Wallace equips sarcasm to his portrayal of lobster boiling to further convince his readers of their corrupt eating habits. An example of this device is when Wallace satirically explores whether “lobsters are more like those frontal-lobotomy patients one reads about who report experiencing pain in a totally different way than you and I.” (Wallace 63) In this context, the writer challenges those who say that lobsters don’t feel the pain when they are boiled. Wallace argues that the damage is still taking place, regardless of whether or not lobsters feel it. His sarcasm not only makes the article comical, but he illustrates the counterargument through this satirical way.
He uses the strategy of ethos to give the readers a sense of morality when thinking about the life of a lobster and uses the strategy of pathos to present logical facts and research for his argument.
His findings on how a lobster can sense the changes in temperature of water by even just a few degrees clearly refute the prior claims that lobsters have no brain, or feel any pain. Pathos, our appeal to emotion is analogized very well when he describes the lobster clawing to the edge of the pot and compares it to much like a human, hanging onto the edge of a roof for dear life. An exceptional job is done by the writer in humanizing the lobster and getting the reader on his side. There is a great appeal to the morality behind boiling the lobster and Wallace relates to the reader himself by professing how uneasy he is with the idea of animal cruelty and how he and no one else likes to think about it. This is a sentiment most people can very easily associate with, this underlying thought that most of us enjoy consuming meat, but also have a liberal attitude regarding animal cruelty.
She mainly speaks about the prairie dog in this article. She argues that it isn’t fair how humans are wiping out the prairie dog species. She said that nearly four hundred Utah prairie dogs disappeared in the summer of 1999 at the Cedar Ridge Golf Course. (Pg 82) She believes that they were murdered and gassed to death.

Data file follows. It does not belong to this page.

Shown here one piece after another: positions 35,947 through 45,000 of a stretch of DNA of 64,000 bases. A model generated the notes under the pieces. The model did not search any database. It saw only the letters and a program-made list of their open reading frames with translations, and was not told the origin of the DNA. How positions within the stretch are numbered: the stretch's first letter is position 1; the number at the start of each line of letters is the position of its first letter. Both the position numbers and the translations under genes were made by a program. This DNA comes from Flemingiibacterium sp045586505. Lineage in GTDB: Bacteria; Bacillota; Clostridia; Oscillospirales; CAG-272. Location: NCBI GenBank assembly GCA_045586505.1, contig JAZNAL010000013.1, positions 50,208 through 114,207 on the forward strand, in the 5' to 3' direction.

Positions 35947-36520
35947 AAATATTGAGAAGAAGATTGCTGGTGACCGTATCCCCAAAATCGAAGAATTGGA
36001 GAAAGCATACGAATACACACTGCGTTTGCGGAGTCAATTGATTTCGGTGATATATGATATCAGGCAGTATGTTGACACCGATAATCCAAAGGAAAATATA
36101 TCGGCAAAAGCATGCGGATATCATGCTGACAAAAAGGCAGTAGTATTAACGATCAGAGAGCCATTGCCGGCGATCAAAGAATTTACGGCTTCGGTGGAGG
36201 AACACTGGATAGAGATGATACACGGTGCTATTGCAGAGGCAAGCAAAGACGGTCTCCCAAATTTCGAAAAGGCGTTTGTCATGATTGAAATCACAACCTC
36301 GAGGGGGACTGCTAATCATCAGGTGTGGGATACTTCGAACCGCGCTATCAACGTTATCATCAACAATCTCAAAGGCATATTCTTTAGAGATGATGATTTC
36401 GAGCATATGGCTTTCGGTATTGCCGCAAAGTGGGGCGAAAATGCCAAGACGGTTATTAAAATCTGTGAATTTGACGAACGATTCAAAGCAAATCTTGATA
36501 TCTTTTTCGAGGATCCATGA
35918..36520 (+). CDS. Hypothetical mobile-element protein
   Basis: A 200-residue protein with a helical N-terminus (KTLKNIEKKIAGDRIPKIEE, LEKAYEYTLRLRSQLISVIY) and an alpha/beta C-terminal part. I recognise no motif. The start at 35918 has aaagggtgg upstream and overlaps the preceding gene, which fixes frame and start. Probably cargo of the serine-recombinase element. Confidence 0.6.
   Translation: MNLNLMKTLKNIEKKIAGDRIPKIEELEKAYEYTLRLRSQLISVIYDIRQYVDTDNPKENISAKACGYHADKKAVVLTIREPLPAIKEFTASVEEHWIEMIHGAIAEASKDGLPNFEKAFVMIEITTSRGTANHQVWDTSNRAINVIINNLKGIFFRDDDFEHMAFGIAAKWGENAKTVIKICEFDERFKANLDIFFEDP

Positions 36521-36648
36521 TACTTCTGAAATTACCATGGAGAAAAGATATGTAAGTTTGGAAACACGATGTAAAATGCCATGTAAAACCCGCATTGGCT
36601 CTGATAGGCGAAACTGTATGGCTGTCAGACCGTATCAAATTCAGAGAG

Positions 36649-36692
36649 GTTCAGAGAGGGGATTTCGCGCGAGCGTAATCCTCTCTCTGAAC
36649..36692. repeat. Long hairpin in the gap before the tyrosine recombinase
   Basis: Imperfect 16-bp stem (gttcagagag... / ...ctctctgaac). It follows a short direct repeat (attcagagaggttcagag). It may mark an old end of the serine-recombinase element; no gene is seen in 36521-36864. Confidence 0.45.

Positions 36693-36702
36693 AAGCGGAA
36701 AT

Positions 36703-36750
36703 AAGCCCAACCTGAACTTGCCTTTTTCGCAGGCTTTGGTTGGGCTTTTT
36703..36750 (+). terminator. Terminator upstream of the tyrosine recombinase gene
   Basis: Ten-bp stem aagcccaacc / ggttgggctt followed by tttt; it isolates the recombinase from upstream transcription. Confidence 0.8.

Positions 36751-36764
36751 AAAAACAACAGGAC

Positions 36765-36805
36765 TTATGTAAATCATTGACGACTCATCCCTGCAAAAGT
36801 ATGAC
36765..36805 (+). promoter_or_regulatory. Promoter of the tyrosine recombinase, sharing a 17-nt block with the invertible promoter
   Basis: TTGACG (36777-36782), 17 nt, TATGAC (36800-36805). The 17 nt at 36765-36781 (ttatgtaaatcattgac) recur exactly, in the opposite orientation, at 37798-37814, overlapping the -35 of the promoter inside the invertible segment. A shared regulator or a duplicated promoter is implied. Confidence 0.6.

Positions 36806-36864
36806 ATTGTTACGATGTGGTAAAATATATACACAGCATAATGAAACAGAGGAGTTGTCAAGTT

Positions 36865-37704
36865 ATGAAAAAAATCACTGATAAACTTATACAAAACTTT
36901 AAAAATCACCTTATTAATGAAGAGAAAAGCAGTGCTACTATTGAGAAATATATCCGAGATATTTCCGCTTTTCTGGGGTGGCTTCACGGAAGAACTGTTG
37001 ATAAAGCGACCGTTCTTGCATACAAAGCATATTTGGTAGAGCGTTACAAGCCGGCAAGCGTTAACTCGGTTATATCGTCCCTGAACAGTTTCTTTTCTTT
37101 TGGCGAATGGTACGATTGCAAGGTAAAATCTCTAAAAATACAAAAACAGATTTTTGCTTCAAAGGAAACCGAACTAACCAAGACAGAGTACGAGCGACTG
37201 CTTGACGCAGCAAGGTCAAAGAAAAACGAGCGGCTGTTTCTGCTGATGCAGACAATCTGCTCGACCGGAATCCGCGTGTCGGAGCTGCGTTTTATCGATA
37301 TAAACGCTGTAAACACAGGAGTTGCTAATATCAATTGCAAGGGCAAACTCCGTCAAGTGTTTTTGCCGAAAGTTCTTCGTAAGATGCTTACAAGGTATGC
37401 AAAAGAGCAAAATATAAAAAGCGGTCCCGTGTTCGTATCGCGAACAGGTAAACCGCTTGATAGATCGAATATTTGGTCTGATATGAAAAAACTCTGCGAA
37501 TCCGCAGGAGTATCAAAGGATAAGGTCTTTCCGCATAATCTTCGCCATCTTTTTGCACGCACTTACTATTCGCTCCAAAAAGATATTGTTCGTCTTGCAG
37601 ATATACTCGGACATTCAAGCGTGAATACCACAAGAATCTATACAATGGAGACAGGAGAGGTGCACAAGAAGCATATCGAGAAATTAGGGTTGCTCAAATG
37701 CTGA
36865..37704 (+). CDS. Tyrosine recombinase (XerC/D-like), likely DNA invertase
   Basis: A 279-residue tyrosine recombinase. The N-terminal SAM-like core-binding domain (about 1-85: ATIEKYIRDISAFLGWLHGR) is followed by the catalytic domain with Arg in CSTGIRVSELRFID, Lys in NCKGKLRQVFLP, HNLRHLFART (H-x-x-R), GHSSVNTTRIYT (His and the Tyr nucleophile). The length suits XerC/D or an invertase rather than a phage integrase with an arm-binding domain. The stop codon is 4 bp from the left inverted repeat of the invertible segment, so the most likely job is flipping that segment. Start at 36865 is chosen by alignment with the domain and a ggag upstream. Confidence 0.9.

In Fast Food Nation, the author uses multiple rhetorical strategies to achieve an overall tone and effect. One device, however, was utilized throughout the book. To achieve the tone of disapproval, pathos, the appeal to emotions, was strongly used in each part of the book. For example, the book states, “At times the animals are crowded so closely together it looks like a sea of cattle, a mooing, moving mass of brown and white fur that goes on for acres.” This appeals to the readers emotions because it discusses the cruel treatment of cows.
They called it the “Pottawatomie Massacre.” Brown’s had thirty men fighting for the country. “He fight hard, but Osawatomie burned to the ground.” (335) Brown’s actions after the destruction of the free-state town of Lawrence were like the president 's action. Everyone in Lawrence was talking about Brown, and they
This evidence proves to us that the coyote is a trickster that developed a clever way to escape the tensions of the buffalo killing him with the idea of giving him new horns and tries to yet again come up with another plan of eating the whole cow instead of eating part by part just as how the buffalo stated. Due to his selfishness, the coyote was forced to eat the whole cow and disobeyed the orders of the buffalo. Later on, the coyote learns his lesson by getting leaned into a false trap of an old woman cooking the cow’s bones for him. Fast forward, he was basically tricked and lost the cow bones from the old woman that he so desperately wanted. When he confronted the buffalo, he noticed that the cow regenerated back to life and it stunned him to see this.